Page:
Dr. Maupin and Brett Newcomb discuss the diagnoses and treatment for Postmenopausal Uterine Bleeding.
In this week’s podcast, we are talking about Postmenopausal Uterine Bleeding. This is a serious issue for doctors because postmenopausal bleeding is the first sign of uterine cancer. It is an indicator that compels doctors to investigate whether or not their patient has cancer. Once they can determine that it is not cancerous, then they can begin to think about why is it happening and what can be done treat it.
Women who suffer from postmenopausal uterine bleeding need to go through a hierarchy of steps in order to deal with it. One of the first steps is to get a non-invasive ultrasound. An ultrasound is going to tell them if their uterine lining is too thin. If it is, and they have had some bleeding, there is really nothing to worry about except for the hassle and the mess.
I used to deal with this all the time as an OBGYN. I do not deal with it as much today, but I still encounter it through my estrogen replacement therapy practice. It is never an issue when we replace testosterone; it is only when the estrogen is replaced that this bleeding can sometimes happen. Any time we give estrogen and then get bleeding, after investigating whether the bleeding is cancerous or not, we work to figure out how to balance the amount of estrogen to avoid uterine bleeding.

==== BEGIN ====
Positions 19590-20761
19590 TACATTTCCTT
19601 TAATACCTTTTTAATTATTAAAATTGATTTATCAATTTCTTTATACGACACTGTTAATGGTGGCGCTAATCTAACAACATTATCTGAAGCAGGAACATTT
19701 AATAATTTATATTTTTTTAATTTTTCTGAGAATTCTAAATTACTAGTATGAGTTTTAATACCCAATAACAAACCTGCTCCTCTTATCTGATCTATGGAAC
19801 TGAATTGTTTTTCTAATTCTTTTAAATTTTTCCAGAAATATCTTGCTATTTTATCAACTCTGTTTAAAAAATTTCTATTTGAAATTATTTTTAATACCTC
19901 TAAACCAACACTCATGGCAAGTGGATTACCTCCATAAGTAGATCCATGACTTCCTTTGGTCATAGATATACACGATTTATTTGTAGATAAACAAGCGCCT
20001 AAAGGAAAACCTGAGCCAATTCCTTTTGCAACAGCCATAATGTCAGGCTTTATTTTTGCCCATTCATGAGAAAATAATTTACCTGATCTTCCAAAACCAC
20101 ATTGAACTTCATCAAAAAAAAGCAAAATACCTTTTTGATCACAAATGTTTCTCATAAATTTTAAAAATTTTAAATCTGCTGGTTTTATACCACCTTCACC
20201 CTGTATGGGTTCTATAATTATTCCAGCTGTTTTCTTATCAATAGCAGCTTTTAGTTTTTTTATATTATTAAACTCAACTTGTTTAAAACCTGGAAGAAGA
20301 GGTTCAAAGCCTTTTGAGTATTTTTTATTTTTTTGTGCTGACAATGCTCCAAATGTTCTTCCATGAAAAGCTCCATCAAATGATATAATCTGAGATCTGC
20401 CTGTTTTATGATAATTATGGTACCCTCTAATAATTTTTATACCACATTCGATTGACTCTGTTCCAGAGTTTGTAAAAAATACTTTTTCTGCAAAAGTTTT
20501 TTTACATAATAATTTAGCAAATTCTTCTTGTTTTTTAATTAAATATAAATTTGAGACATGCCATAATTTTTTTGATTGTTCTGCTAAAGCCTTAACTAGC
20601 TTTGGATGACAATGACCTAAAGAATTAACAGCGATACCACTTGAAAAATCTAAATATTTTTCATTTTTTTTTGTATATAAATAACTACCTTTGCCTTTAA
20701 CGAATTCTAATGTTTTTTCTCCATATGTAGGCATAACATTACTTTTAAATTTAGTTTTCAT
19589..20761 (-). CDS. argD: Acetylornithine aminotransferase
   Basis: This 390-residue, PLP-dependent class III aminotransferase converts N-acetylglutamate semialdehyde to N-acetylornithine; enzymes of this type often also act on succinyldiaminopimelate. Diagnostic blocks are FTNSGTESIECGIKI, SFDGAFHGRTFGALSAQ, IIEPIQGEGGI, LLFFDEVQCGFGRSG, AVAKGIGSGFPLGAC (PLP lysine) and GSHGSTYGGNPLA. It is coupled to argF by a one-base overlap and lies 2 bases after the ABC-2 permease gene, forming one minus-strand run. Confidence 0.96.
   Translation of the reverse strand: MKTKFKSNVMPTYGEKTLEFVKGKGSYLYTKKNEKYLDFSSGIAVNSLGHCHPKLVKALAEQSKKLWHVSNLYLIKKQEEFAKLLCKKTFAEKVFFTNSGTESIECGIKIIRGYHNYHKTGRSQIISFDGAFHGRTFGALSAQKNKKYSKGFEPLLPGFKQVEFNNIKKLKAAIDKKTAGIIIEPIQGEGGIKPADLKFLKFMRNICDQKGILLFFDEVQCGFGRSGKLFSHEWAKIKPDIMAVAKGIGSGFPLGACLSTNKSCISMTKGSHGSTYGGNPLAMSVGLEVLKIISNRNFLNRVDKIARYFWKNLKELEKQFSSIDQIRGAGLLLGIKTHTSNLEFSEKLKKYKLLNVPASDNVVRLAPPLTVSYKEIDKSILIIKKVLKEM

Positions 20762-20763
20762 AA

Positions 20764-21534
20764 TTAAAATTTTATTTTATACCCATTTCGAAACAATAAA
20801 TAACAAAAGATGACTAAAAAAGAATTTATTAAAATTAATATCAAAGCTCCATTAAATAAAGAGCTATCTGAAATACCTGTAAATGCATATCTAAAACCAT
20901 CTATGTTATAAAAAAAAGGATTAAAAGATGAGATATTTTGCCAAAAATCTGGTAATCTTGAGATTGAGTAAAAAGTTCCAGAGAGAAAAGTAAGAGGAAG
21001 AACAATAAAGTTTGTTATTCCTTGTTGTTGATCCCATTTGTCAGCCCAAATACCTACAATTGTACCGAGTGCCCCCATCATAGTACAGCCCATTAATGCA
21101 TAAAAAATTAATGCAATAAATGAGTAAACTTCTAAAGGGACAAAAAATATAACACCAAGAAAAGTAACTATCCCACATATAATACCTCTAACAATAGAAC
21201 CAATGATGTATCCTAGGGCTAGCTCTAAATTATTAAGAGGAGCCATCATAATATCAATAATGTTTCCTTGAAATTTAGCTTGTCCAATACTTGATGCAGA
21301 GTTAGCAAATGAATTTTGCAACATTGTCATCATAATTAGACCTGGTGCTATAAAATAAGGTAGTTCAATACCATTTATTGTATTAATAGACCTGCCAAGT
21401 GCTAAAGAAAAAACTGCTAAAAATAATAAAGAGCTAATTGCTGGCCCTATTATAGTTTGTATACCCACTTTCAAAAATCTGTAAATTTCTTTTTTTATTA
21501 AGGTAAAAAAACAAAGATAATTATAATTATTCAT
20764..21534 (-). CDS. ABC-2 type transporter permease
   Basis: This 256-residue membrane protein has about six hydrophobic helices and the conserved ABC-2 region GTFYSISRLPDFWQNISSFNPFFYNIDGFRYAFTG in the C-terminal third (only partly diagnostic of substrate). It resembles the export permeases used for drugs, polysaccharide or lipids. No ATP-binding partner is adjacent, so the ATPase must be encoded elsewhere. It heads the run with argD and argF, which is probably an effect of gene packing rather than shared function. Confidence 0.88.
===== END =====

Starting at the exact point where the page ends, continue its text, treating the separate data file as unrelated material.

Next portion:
There are several steps we discuss in this podcast. They range from taking progesterone with the estrogen (usually at night) to getting a Mirena IUD, to monitoring whether or not the woman is taking too much Vitamin K or is on blood-thinning medication such as Warfarin. These can also cause uterine bleeding.
It is important to remind women (and sometimes their doctors) that replacing testosterone will never cause uterine bleeding. When we replace estrogen we sometimes get bleeding and there are straightforward strategies for dealing with it. We never discount it because it can be a first sign of cancer. Once we have determined that it is not Cancer, we begin to look at strategies in order of invasiveness and cost to try and regulate the estrogen amount so that the woman does not have issues with postmenopausal uterine bleeding. These issues, when they develop are irritating and messy, but not deadly and not incremental in terms of causing other problems.
Listen to today’s podcast to obtain reassurance and information to help you make good decisions.